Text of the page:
Apparently catfish on the whole are up in arms about the whole thing, or at least they would be, had they arms. Maybe they do…I’ve never won a catfish experience so I don’t know a lot about them.
But now I know a lot about dolphins, which aren’t fish*.
And speaking of not being fish, after bidding Alex goodbye and good luck I ate a heck of a meal (not seafood, out of respect for Alex and the fact that I don’t eat seafood) and sauntered down the beach for the final night of Phish Mexico.
And it was glorious.
Bouncing between parties after the concert I found myself outside the dolphin enclosure in the wee hours of the night. I was about to start calling for Alex to see about busting him and his buddies out Bless-The-Beasts-And-The-Children-style when I noticed a couple of drunken loopy-lous hop the fence and approach the pools. Who knows, maybe they had the same idea, but it turns out the dolphins have their own security detail so I got out of there just as the barefooted chase commenced.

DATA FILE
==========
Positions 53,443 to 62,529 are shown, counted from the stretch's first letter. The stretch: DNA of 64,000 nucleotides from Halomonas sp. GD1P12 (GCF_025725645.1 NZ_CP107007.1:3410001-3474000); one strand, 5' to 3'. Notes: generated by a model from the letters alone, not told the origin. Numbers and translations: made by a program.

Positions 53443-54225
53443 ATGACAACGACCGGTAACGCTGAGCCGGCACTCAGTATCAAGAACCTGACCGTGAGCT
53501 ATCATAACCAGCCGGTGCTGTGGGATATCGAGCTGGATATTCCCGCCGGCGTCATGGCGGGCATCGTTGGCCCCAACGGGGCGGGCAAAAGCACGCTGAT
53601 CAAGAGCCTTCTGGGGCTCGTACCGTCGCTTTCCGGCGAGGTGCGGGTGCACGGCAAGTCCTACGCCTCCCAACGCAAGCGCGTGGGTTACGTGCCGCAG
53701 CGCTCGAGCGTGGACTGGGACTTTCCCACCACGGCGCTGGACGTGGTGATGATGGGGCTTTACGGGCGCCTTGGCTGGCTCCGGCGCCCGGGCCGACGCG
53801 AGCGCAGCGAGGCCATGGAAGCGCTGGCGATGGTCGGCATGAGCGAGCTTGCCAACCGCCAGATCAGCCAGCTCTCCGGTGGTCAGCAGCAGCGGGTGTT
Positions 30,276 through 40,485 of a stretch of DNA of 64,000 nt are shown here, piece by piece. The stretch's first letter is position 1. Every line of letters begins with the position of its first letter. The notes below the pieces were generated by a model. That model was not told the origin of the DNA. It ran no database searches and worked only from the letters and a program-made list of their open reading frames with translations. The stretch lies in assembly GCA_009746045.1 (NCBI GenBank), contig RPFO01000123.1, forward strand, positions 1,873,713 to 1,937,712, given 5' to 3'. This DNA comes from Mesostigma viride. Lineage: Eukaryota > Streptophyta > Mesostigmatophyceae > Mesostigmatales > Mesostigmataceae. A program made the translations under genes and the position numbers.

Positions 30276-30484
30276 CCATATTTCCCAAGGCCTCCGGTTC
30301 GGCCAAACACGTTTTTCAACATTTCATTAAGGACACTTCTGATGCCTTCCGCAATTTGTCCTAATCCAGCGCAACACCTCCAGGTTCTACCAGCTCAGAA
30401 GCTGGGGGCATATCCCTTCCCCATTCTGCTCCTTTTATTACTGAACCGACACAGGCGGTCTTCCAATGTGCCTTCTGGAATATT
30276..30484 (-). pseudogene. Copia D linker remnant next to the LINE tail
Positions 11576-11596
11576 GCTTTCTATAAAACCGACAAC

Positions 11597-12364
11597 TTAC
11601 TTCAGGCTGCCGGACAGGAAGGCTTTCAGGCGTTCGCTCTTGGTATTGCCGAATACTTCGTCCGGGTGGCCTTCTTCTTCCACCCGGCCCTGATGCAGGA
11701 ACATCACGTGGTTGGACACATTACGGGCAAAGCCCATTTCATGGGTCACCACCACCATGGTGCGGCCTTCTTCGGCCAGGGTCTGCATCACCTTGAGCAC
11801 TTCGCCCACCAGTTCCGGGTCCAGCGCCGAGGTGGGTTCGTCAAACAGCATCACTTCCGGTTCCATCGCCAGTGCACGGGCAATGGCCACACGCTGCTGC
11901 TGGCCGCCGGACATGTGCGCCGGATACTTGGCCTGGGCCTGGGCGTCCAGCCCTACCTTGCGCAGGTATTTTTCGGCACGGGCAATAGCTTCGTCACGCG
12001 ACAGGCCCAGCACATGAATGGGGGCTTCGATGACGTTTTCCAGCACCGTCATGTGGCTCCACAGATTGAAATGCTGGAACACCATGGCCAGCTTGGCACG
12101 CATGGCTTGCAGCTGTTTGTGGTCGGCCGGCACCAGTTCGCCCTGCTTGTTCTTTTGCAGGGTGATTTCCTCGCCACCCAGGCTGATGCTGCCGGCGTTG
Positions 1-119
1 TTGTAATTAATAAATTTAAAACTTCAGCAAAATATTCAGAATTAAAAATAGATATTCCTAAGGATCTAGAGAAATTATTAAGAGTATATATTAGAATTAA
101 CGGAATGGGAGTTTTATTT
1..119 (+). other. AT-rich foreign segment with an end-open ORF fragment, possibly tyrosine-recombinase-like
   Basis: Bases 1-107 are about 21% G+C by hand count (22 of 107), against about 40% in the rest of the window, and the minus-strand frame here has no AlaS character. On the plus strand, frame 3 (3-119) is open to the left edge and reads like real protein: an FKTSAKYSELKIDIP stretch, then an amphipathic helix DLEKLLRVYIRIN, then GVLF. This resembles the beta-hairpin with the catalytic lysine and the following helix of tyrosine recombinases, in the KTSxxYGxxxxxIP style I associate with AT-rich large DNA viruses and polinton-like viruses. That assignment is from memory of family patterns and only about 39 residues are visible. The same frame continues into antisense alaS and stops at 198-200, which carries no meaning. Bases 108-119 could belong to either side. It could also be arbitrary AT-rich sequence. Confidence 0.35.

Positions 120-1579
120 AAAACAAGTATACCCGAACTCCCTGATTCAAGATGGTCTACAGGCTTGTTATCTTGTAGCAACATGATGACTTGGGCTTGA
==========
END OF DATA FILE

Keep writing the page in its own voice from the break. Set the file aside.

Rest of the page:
And thus ended Mach II of Phish Mexico, except for the fact that m’lady and I had been astute enough to tack an extra day onto the end of our resort stay so we got to sleep in the next morning while the majority of our fellow Phishy-friends groggily checked out of the resort. And so – after one more day of super-relaxation – thus ended the aforementioned Mach II of Phish Mexico.
Which was nothing short of magnificent, all-told.
*Them just jokes! Of course I knew that dolphins are mammals. I grew up watching Flipper. Faster than lightning.